Cities around the world are facing some big and complicated problems, with few easy answers at the ready. Rising energy costs, environmental concerns, and new government initiatives have inspired a focus on sustainable IT operations. But how can cities be expected to solve these crises, while also improving citizen services and ensuring future economic success?
Advanced information and communications technology (ICT) is a great answer, but this is easier said than done. Cities frequently face logistical hurdles on the road to becoming Smart Cities. I believe the key is creating a more effective “connected transformation,” harnessing the power of cloud computing for cost reduction and the delivery of vital services.
We’ve seen this in the enterprise sector: An intelligent IP-enabled information network provides a single, multiservice infrastructure to support productivity and cost initiatives—all achieved remotely, via cloud management. Government agencies are beginning to follow this lead. The public sector, for example, is finding new ways to measure such things as power consumption, thereby controlling energy output, reducing costs, and increasing operational efficiency. For government as well, the cloud is becoming an important tool for achieving greater sustainability.
Overall, the cloud is helping to create more effective city management, and it enables the network to become:
Observable. Cities can monitor systems, power flows, and equipment, with no physical or location constraints.
Controllable. Providing remote two-way communications and data between stations, systems, and equipment will maintain effective operations.
Automated.Hands-off processes allow for greater cost efficiency.
Secure. Layers of defense throughout a cloud grid will assure service reliability, prevent outages, and protect citizens.
The result is an intelligent, integrated cloud infrastructure that is pivotal to a Smart City’s evolution. Some amazing technology advances are making it possible for complex systems to be managed—and self-managed—remotely and efficiently. A flood of recently published case studies show how, in practical terms, high connectivity is essential to a new future for buildings and cities, and to the urban economy as a whole.
Do you want to increase sales by providing shoppers with the information they need when and where they need it – in your store?
Cisco Connected Mobile Experiences solution can help you do just that. Connected Mobile Experiences is a new solution that helps enable retail organizations to use Wi-Fi location services to deliver engaging store experiences and generate valuable shopper insights.
View this 45-minute on-demand video webcast to learn how to captivate your shoppers with new mobile apps supported by Cisco Connected Mobile Experiences. Discover how real-time location intelligence from your wireless network can enhance customer loyalty, improve store operations, and help you:
Deliver a personalized in-store shopping experience that increases customer intimacy
Provide important information at critical purchase decision points Read More »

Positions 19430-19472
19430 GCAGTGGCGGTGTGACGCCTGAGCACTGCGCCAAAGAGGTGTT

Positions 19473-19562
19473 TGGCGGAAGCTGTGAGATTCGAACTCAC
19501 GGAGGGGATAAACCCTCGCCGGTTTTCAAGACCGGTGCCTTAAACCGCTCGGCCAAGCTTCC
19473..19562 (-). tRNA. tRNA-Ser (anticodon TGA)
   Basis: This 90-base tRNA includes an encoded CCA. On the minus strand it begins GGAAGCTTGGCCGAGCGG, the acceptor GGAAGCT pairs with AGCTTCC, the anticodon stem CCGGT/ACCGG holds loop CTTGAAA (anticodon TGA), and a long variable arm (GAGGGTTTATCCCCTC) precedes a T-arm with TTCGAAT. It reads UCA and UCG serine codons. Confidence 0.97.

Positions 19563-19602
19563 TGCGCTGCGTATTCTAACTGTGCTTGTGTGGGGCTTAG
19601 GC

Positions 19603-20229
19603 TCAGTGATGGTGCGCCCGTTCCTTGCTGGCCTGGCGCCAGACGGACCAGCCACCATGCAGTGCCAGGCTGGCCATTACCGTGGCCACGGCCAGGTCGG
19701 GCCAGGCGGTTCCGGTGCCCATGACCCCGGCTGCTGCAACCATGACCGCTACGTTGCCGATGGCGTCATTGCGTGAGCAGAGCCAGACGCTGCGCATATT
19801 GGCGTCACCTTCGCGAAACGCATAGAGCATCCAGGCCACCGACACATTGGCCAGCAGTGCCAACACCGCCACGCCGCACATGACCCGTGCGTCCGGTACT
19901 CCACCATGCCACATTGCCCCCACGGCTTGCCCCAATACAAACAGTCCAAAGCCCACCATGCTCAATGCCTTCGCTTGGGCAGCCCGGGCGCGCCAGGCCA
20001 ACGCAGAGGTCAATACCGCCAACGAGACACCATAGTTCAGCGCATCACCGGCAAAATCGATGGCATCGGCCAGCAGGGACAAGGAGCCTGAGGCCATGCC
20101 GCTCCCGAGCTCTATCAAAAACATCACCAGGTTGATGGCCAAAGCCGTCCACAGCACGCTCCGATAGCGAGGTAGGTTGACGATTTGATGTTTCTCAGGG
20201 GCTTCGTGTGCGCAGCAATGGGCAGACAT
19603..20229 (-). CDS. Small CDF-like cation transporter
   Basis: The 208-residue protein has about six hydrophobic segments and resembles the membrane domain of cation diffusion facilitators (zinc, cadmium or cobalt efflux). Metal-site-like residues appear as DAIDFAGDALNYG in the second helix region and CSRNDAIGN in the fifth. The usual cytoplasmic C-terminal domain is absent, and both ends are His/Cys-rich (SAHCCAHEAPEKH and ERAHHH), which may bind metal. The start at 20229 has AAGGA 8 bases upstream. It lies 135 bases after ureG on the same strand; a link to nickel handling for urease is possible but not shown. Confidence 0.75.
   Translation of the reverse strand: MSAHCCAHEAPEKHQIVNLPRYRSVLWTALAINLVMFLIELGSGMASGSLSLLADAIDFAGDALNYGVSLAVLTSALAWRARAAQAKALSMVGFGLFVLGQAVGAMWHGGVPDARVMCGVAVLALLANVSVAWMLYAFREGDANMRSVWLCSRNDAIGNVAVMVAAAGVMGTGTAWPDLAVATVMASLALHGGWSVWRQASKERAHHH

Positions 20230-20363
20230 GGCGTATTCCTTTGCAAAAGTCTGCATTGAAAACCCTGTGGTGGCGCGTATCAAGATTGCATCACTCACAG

We recently discussed the perfect IT storm that is currently brewing in business. BYOD, Unified Access, Video, the Many Clouds, SDN… all happening at once, on current infrastructure, and yet demanding more.
Some of the comments you made further emphasized the need to have an architectural approach.
Discussing VDI deployments with our customers in EMEAR, two things really are at the centre of our discussions from an infrastructure standpoint.
- Security, which I’ll discuss in today’s post.
- Latency and user experience. Two recent posts, here and here, provide great insight on how to tackle this challenge.
I have therefore asked Steinthor Bjarnason (email@example.com), Senior EMEAR Security Consultant, based out of Norway, to give me his perspective. He has 15 year experience in the security space and his perspectives are drawn from numerous customer projects, both in the Enterprise and the Service Provider space. Read More »
Last week, we sat down with Bart McGlothin and Christian Janoff from Cisco’s security team to discuss PCI Security for Retail to better understand “What is PCI Compliance?” and “How does that affect Retailers?”
As a quick re-cap: PCI Compliance is a 12-step process to secure credit cards. Any retailer that accepts credit card payments must be “PCI Compliant” (i.e., follow those 12 steps). Compliance is enforced by the Retailer’s acquiring bank (the financial institution that processes the credit card payments for the Retailer).
Q. So, we know that Retailers need to be PCI Compliant. How can Cisco help?
A. Cisco has a PCI design and implementation guide for merchants to use. It really stands alone in the industry because it provides holistic guidance in three key ways:
T-Mobile USA has been one of the first carriers to widely deploy IPv6, seeking to overcome the lack of IPv4 addresses and to lay the foundation for their network for the Internet of Everything. However, one of the headaches they’ve faced is that some applications which work fine over IPv4 don’t play nicely with IPv6. That’s a real challenge for service providers, impacting their ability to migrate completely away from IPv4 and complicating their network operations.